Infocom (1979-1989) is recognized as the all-time leader in Interactive Fiction, releasing top-selling games and products that dominated the sales charts and still extend considerable influence and memory on the gaming industry. At times they were half of the top ten games being sold and were considered a flagship of the game industry. And then they were gone.
As part of the 2010 documentary GET LAMP, director Jason Scott talked to creators, management, fans and academics about the Infocom story, and produced this 45 minute overview of this unique and wonderful company.
The other day I’d been alerted to this fantastic port of the BASIC game to Fortran 77 by Kidon, bringing it to mainframe and midrange machines of the 1970s!
You can read more information at it’s home page here, along with getting the source code and building it out.
Naturally I had to build it using f2c, and QuickC for Windows. Just some minor tweeks and it runs!
Although victory could have gone a bit better. I know it’s largely my fault trying to introduce a clean way to pause before exiting. Obviously there is tonnes of Fortran compilers out there, for many old platforms, so perhaps this will make the Oregon Trail the ‘DooM’ of machines with F77?! Give it a try, there is extensive build instructions, and a quick list of known good platforms, be sure to update with newer (older) stuff that is found to fun!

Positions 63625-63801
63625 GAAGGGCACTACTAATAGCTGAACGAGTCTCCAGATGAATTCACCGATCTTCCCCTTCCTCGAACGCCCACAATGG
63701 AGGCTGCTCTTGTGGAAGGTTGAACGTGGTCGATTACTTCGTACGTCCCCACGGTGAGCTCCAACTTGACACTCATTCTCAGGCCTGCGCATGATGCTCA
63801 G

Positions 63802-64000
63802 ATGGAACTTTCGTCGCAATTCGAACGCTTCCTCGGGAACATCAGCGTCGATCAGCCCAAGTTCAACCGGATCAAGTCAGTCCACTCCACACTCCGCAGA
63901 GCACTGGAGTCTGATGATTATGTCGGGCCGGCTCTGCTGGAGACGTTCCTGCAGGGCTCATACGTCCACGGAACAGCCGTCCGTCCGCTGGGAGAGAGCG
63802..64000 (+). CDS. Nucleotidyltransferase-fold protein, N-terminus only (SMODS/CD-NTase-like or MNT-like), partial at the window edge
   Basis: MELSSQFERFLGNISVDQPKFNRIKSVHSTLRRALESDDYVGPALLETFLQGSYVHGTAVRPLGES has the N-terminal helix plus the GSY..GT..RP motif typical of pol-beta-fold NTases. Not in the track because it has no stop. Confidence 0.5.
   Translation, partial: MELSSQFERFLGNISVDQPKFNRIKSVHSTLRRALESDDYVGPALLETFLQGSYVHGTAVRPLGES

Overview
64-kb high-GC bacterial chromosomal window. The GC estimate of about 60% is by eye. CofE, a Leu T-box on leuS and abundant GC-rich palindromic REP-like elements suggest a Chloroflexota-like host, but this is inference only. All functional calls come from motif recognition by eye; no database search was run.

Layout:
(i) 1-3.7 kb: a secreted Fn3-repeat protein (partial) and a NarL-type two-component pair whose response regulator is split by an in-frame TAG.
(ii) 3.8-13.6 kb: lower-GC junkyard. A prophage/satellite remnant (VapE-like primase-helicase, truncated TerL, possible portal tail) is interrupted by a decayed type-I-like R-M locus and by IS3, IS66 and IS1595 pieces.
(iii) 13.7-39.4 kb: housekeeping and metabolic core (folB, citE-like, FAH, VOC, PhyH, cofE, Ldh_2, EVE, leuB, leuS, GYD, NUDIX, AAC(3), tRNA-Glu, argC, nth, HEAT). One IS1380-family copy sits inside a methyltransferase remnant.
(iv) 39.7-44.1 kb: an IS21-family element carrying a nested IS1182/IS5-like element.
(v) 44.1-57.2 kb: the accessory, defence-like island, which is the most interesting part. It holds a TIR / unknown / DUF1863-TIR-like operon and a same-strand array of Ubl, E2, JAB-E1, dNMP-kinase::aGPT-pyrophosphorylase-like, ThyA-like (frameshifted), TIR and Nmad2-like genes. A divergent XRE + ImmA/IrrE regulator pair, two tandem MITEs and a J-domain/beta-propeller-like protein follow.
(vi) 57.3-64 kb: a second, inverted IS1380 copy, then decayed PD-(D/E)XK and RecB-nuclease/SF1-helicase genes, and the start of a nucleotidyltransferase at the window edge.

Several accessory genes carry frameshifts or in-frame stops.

This is beyond super cool! Video has always been something of the realm of ‘high end’ machines, back when QuickTime became a thing it was lauded at running in a postage stamp sized window with absolutely incredible artifacting. And that was running with a Quadra (68040) back in the day, the transition from 68000 to PowerPC really helped with video on the desktop with much faster clocks and better caching.
The idea of video on any of the compact black & white Macs, even the ultra high end SE/30 68030 based Mac seemed something out of fantasy. But thanks to modern processors, massive storage and the ability to front process the video, it is now possible to do playback on a B&W mac!
This is some super cool ‘impossible’ tech for the low end macs!
This is nothing short of incredible!
Of course the ‘downside’ is there is no audio.. And it’s directly blitting to the 512×342 B&W display so if you are not running on a 1 bit original display it’s not going to work or just blast seemingly junk to the screen.
Maybe if big 80’s media wasn’t so slow, or massive SCSI disks didn’t cost as much as a car we could have been enjoying an almost Brazilian future of black and white movies on tiny CRT’s.